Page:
Watson, Crick, Franklin, and that other guy

If I asked you to name the first person that comes to mind when I say, “discovered DNA,” you would say either Watson or Crick. And you would be wrong. DNA was actually discovered by Swiss physiological chemist Friedrich Miescher in 1869. The Nobel Prize in Physiology or Medicine was not awarded to Watson and Crick until 1962 (which they also shared with Maurice Wilkins). Woah, pause. That was a lot of information.

  • 1869- Miescher discovers a new substance
  • 1951- Franklin begins working on x-ray data Wilkins has already started
  • 1953- Watson and Crick publish the structure of DNA; Wilkins and Franklin publish x-ray crystallography images in the same journal issue
  • 1962- Nobel Prize awarded to Watson, Crick, and Wilkins


So why didn’t Franklin get any credit? It is tempting to say “well she was a woman in the 1950s,” but that would also be incorrect. The real reason was that Franklin died at age 37 from ovarian cancer in 1958 and you cannot receive a Nobel Prize after your death. The question remains, how much was Franklin’s work respected during her life? I’m going to go out on a limb and say not very much. This idea supported in part by the knowledge that in The Double Helix, Franklin is not portrayed in a positive light.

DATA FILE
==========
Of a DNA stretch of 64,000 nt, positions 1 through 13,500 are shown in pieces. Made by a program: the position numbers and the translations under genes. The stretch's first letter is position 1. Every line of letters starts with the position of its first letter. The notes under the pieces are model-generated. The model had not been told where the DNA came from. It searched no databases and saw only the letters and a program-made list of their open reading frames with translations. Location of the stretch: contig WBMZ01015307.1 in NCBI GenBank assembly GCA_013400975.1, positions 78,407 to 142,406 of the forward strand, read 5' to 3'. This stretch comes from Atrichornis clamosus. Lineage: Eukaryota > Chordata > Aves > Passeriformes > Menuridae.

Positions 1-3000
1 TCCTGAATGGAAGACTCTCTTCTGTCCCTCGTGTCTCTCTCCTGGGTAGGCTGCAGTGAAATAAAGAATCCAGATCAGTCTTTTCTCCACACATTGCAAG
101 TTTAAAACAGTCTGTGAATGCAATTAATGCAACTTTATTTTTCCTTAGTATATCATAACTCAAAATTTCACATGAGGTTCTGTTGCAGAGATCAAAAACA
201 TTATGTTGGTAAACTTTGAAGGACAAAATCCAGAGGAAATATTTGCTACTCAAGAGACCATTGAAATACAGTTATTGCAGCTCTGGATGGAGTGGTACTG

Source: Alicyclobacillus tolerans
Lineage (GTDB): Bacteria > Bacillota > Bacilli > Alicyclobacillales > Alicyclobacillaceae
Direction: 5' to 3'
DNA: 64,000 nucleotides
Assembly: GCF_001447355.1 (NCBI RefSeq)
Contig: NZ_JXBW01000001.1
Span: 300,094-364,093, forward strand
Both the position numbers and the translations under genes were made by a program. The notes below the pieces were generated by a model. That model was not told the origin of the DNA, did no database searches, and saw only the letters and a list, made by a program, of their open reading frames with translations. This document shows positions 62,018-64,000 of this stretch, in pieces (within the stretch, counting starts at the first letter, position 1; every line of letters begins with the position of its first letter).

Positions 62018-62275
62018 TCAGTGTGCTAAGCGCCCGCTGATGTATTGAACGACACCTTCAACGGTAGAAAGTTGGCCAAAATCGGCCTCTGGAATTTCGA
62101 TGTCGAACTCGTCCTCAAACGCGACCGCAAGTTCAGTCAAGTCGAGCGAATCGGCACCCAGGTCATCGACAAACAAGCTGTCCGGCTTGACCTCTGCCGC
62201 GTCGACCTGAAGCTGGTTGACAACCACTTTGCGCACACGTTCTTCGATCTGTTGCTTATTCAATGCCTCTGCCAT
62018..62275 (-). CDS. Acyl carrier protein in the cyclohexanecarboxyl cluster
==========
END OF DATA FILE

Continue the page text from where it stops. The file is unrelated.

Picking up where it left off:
Franklin left her position with Wilkins shortly after the structure of DNA was published and continued to work on discovering the structure of tobacco mosaic virus until her death (which she was actually quite good at as well).

Why her?

  • I have been fascinated in the story of Rosalind Franklin ever since a biology teacher told me that everything I had learned about it only being Watson and Crick was wrong.
  • I was fascinated because she was a woman scientist, which I wanted to be.
  • I was fascinated because I wanted to know how credit can just get taken away, how history could effectively erase someone from our memory.
  • And the more I have learned, the more important I see it is to make sure your impact is known. Franklin is getting more credit now than she was when I first learned that she had a contribution in this ballgame, and that’s because enough people finally said, “hey guys, this is wrong.” (Only probably more eloquently since the majority of those people were scientists).
  • On top of that, Watson and Crick depended heavily on earlier discoveries, which is a common trend in science, and often necessary, but so frequently overlooked.
  • I have learned countless lessons from delving into her story and I am sure the more I explore, the more I will learn.

Published by She Got The PhD

A web-based soapbox of an Assistant Professor of color in Chemical Engineering; sharing my feelings on books, academia, and current events. I hope you enjoy reading :)

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